Whom I have taken away? Who does not exist? All these comments led to development of a naïve discomfiture on me, further leading to guilt complex, hovered over me like a shadow. It is like for some incomprehensible reason in the family that I felt strange and alone.

This artificial sadness seems to be self-pity. In my childhood, when I got admonished for a mischief I used to search for that ‘sadness’. With a somber face I used to wander alone, sometime by the side of the pool or at times sitting on the top of a mound under the Lebbek tree (Bimbima, 2013) where no one usually came around. From there I would see, something dark forming over the cloud at the distant horizon. I looked down and searched for the ‘sadness’, which was stuck somewhere firmly into the earth as a fragmented portion of a green bottle.

At last my innate male-instinct uttered -this moisture laden wind is not at all good. And from that point when confronted with those unjustified evaporating comments made by the female members, the sinew of my young body slowly would start rising straight towards the blue. It is as if the way when a potter put a mound of earth into the potter wheel and upon pressing fingers tightly the conical shape would stagger, rising high and getting thinner.

After so many years, I realized there is no happiness, neither sorrow. It is rather the social institutions that raises concern on happiness and sadness – what pain shall we not bear, we bear. Later with the age of maturity, when I scrutinized my mother’s picture, I immediately rejected her. Standing erect, a slender woman wearing a stone-curved nose ring. Mother archetype is a distant aspect! Her eyes, lips and chin still misses the feminine spirit. This is my mother! Still I probably needed her at one time. But now, on my 55 years of age, if she comes and stand by my table, I will say – Take a sit! Have something to eat! – Cookie or Sweet? If you can arrange my grey-black hair, it would be nice. And when you leave keep the door ajar. You were my mother in the previous birth.


Man lives on humane memory. Memory is itself complex. Human after death as they are unable to attain Nirvana, is simply because of the persistence of memory. Past-life regression is the biggest magic – it cleanses everything. Would have been such I had to bear the weight of pain and cognition.  As I live on less, therefore I survive. But being alive for long a sense of regression occur within me. It is as if the light of the old theater is lit and its color is getting deeper.

This is what I recall as a first memory after my birth: daytime, afternoon rolled by, evening has not yet landed. It was raining outside or maybe just ceased to rain. Next room to the kitchen, I am lying on a makeshift bed, made by placing a mound of cloth & pillow over a low-lying big stool. Inside the room dark shadow prevail, smell of damp cloth & pillow, wet smell from the pouring rain. Some women wearing sari are moving around my resting zone, showing no inclination to stop at any point of time. One of them wears a blue bordered white sari. All I could see of these women was till the ankle, while the upper part of their body was beyond my vision. Unable to get up, unable to walk, unable to crawl, unable to talk. Every time I think someone will pause for once in front of me, pick me up on the lap and not leave me unattended, but each time my hope got crushed. For long I was able to hear their conversation, when suddenly I realized that I am getting livid –a shrill, like a hawk came out from inside of this small sack of flesh and blood. The anger has spread all over my body. But how could I vent my anger? And here, my memory of being livid got ripped apart. Later I can’t recall if I have cried while trying to roar or someone finally showed mercy to pick me up on the lap. The incident was trivial, but indicative. The pain of being unwanted and hopeless anger –this dual feeling is probably the summary of my life.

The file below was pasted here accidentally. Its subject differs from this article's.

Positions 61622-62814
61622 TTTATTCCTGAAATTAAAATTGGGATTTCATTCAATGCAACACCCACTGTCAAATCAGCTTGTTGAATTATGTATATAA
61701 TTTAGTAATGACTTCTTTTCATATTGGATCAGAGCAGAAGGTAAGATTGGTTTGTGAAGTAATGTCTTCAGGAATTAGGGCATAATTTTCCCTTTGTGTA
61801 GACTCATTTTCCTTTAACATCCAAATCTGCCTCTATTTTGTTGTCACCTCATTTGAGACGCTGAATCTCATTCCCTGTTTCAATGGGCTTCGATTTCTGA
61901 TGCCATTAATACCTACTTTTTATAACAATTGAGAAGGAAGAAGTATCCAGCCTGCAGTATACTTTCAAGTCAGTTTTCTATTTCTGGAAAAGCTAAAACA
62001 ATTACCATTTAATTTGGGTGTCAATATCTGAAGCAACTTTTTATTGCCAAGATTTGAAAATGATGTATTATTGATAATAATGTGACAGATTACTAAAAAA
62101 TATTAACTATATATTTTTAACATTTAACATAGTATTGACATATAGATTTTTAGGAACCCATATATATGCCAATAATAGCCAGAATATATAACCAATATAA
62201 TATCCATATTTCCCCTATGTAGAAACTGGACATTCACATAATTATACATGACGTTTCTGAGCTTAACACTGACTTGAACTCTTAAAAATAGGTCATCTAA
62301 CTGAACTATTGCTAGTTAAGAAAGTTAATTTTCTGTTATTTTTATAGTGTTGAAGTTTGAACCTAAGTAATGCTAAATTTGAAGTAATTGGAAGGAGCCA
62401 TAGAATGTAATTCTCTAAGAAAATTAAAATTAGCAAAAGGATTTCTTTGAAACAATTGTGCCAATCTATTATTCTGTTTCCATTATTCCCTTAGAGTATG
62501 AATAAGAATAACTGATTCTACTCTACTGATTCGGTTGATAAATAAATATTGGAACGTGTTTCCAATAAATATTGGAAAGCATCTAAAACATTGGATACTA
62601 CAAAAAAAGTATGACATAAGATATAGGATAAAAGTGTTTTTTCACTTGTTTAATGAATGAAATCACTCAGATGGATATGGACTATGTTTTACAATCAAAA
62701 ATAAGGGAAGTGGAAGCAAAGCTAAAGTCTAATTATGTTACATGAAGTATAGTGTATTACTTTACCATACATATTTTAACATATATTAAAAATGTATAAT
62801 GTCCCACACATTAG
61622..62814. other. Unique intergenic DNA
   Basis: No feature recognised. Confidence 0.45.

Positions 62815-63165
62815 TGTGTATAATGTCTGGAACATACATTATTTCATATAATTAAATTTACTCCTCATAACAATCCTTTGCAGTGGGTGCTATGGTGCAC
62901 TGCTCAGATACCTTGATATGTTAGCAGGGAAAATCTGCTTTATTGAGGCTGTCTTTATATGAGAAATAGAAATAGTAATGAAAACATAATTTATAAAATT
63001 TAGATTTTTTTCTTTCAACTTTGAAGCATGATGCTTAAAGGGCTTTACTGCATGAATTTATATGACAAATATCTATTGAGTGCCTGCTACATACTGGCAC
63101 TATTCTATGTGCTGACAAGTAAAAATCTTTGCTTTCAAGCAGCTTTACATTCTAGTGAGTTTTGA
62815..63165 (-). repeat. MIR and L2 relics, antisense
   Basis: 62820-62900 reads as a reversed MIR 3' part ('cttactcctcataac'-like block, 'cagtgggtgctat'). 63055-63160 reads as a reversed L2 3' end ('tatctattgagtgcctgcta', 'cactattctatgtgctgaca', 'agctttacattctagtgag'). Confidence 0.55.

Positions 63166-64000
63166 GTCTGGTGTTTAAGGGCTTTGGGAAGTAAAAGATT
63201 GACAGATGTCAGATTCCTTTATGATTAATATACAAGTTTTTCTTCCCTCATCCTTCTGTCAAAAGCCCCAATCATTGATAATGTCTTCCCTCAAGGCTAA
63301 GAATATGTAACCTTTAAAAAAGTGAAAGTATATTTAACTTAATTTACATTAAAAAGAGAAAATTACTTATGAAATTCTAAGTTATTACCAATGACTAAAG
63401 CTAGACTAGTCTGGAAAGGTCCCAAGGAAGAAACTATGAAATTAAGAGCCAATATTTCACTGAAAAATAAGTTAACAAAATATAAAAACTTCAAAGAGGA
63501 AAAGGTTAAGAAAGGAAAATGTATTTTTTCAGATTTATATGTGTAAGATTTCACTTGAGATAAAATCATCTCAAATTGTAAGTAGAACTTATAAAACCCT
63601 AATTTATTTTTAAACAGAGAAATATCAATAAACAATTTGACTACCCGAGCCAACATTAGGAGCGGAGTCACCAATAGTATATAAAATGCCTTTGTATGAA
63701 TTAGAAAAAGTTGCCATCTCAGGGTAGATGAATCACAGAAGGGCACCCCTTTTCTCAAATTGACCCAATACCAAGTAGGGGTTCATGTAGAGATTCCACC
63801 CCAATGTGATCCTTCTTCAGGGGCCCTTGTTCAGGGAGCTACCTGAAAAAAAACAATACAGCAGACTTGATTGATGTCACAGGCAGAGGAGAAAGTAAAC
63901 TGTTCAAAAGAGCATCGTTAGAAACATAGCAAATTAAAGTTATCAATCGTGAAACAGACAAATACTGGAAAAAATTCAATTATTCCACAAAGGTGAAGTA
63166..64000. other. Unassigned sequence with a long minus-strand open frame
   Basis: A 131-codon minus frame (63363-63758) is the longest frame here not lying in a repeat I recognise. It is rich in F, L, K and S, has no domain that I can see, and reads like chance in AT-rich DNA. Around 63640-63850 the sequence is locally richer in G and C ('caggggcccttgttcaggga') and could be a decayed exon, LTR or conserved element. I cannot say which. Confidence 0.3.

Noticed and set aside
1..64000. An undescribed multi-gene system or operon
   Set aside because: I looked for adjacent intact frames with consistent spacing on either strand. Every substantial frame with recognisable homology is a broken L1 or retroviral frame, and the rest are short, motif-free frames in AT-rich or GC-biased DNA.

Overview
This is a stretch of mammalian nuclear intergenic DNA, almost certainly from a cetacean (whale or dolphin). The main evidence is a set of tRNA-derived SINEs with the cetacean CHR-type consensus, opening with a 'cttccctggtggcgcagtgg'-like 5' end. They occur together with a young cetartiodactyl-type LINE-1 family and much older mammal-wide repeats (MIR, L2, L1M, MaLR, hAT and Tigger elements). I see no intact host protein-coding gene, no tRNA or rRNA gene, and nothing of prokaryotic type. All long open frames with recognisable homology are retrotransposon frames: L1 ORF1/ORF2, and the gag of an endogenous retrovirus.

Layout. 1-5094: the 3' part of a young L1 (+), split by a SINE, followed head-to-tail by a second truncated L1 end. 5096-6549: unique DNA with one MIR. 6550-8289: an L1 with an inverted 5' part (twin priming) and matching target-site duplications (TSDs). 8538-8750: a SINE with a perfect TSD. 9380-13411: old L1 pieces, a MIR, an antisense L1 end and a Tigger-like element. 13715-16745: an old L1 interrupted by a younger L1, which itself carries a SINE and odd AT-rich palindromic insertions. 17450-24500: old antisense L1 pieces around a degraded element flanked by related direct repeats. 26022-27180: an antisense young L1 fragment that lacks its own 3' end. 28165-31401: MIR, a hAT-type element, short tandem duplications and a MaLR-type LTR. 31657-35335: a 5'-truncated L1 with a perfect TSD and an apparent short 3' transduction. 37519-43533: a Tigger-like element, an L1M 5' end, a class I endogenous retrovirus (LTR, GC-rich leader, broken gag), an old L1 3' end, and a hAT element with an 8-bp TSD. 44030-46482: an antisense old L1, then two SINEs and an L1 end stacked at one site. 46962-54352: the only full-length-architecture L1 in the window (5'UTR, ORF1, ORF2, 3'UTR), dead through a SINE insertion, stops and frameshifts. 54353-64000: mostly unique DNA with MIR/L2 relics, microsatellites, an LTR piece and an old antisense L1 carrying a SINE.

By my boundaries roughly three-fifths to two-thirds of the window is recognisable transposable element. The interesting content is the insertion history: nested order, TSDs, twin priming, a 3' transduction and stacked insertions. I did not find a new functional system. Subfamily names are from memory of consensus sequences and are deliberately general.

In this sea of earthly possession, as a parasitic child, like an anemone, I first took shelter under my paternal grandmother. Dark-skinned, uncouth, yet a character of dynamic personality. Her figure exemplifies an uncared simple body. Her wide black forehead was adorned with a big vermillion bindi, her long hair flew at the back, white conch-shell bangle and red-coral bangle worn on both hand[5].There was nowhere a trace of gold in her touchstone like body. Save her only interest was to enjoy paan[6] with grounded raw tobacco leaf roasted on fire of husk. This practice was often joined by her friends turning into a lively meet-up.

My grandmother’s friend used to turn up by late noon. They sat inside this shadowed room, over the spreading mat and stool. In the middle they used to place the betel leaf bowl stacked with betel leaf along with slacked lime, betel nut, betel cutter and catechu. At one end of the room lay one earthen malsha[7] where the raw tobacco got roasted on briquettes, emanating a pungent odor. She used to sit on the floor keeping her legs straight. I was glued to her legs, sleeping, sitting, and occasionally tormenting her with unusual childish caprice. Her breast in this age has gone barren. But I still used to suck the nipple for milk, but nothing came out of it. My granny used to tell to her friends, “Enemy! Enemy! Can’t even to go toilet; always following me”.